English court procedure still suffers from the poor reputation it gained before Lord Woolf’s reforms in 1998. However, the Technology and Construction Court Guide2 can now be viewed by both judges and arbitrators as setting out best practice in many areas of complex adversarial dispute resolution. Clear guidance is given on such matters as dealing with expert evidence, when to order preliminary issues, preparing trial bundles, chessclock hearing timetables, opening and closing submissions, and the use of transcript writers.

It is also worth noting that the TCC can hear international matters, and in appropriate cases the judges of the TCC are available to sit as arbitrators3.

ICC paper on saving time and cost in arbitration

In the spring of 2007 the Commission on Arbitration of the International Chamber of Commerce issued a publication entitled ‘Techniques for Controlling Time and Cost in Arbitration’4. It sets out what amounts to internationally recognized good practice in relation to the management of arbitration proceedings. There are many who consider that the paper could have gone further, but it contains sound, basic guidance.

Two of the most important recommendations in the paper are that in order to save time and cost, parties should engage lawyers with experience of conducting arbitrations, and they should appoint experienced arbitrators with strong case management skills. In fact, appointing a single suitable arbitrator is often better than having three who are less able. The hourly rate of appropriate lawyers and arbitrators may be higher, but the overall savings are invariably considerable.

IBA Rules of Evidence

It is not uncommon for arbitrations, which are conducted by inexperienced lawyers before inexperienced arbitrators, to become bogged down in procedural issues regarding how evidence is to be dealt with. However, such arguments can be avoided by considered use of the International Bar Association’s ‘Rules on the Taking of Evidence in International Commercial Arbitration’5. These are commonly adopted in international arbitrations, and set out detailed guidance on such matters as the disclosure of documents, the service of experts reports, and oral and written witness testimony. Considerable time and cost can be saved by simply adopting these rules (amended as necessary).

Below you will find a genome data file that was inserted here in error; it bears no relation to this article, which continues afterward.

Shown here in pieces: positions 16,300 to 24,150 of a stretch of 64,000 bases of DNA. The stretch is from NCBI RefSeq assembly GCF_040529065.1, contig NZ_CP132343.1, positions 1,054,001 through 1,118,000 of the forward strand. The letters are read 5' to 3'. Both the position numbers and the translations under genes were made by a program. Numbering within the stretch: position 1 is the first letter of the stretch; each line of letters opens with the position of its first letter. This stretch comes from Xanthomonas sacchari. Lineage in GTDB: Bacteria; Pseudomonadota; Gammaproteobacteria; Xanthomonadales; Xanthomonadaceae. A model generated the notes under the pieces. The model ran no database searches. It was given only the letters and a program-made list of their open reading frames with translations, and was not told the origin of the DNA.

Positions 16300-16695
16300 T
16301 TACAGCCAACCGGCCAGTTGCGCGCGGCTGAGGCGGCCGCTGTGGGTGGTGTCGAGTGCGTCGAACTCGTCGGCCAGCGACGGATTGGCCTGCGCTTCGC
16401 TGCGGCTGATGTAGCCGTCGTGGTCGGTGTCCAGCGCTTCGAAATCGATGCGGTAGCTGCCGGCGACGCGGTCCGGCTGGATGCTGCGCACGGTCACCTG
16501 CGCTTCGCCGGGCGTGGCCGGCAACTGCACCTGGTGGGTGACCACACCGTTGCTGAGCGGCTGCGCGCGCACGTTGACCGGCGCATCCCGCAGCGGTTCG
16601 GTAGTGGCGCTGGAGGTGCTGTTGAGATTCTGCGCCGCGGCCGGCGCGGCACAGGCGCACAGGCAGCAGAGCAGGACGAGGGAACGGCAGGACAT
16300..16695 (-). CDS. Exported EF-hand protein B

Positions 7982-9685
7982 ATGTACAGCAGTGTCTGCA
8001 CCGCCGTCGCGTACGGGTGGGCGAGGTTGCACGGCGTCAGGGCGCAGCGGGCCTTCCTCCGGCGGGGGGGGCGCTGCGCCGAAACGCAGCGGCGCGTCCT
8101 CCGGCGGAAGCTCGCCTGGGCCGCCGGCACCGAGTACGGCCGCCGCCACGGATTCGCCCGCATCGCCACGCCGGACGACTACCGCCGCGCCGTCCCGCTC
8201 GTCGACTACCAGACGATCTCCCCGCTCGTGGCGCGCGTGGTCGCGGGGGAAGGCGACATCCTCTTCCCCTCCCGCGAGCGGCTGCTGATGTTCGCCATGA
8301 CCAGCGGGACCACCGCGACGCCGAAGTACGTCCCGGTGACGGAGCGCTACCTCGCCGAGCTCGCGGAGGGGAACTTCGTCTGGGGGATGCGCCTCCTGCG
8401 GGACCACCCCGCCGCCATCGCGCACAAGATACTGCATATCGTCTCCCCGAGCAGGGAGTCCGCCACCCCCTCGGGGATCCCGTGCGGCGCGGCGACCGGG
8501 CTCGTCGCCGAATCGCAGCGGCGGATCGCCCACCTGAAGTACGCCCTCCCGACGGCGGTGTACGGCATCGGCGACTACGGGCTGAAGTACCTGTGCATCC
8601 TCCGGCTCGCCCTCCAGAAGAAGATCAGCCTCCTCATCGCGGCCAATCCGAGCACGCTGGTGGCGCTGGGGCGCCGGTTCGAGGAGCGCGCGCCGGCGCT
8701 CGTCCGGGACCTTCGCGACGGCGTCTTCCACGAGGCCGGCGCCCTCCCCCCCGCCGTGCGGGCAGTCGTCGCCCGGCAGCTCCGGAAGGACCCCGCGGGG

100 day arbitration

It is obvious that the longer the proceedings, the more they are likely to cost. If arbitrations can fairly be completed in a shorter period, the parties will get their result sooner, and the cost burden and risk will be reduced. ‘100 day arbitration’ is the name given to a procedure which sets a short timetable, starting from the service of the defence (or defence to counterclaim, if there is one). This gives both parties a fair initial opportunity to present their case.

Example directions for a ‘100 day’ arbitration have been published by the Society of Construction Arbitrators6. These include provision for a hearing lasting no more than 10 days, 7 days for closing submissions and 28 days for the award. If a period of more or less than 100 days is required, then this could be agreed by the parties (or by the arbitrator, if given the power to do so). However, the fundamental point is that substantial and complex arbitrations can be dealt with far more quickly and efficiently than has traditionally been the case.

It should be noted that by the time a dispute has arisen, one of the parties will have a vested interested in resisting any short-form arbitration procedure. Such requirements will therefore have to be included in the dispute resolution provisions of the contract.


There is no quick fix for arbitration in the Gulf. However, since the fair resolution of disputes is a necessity for both the construction industry and the wider economy, the development of techniques such as 100 day arbitration must be seen as the way forward.


1. Housing Grants, Construction and Regeneration Act 1996, Part II


3. See Section 18 of the TCC Guide.




The articles and papers published by Keating Chambers are for the purpose of raising general awareness of issues and stimulating discussion. The contents must not be relied upon or applied in any given situation. There is no substitute for taking appropriate professional advice.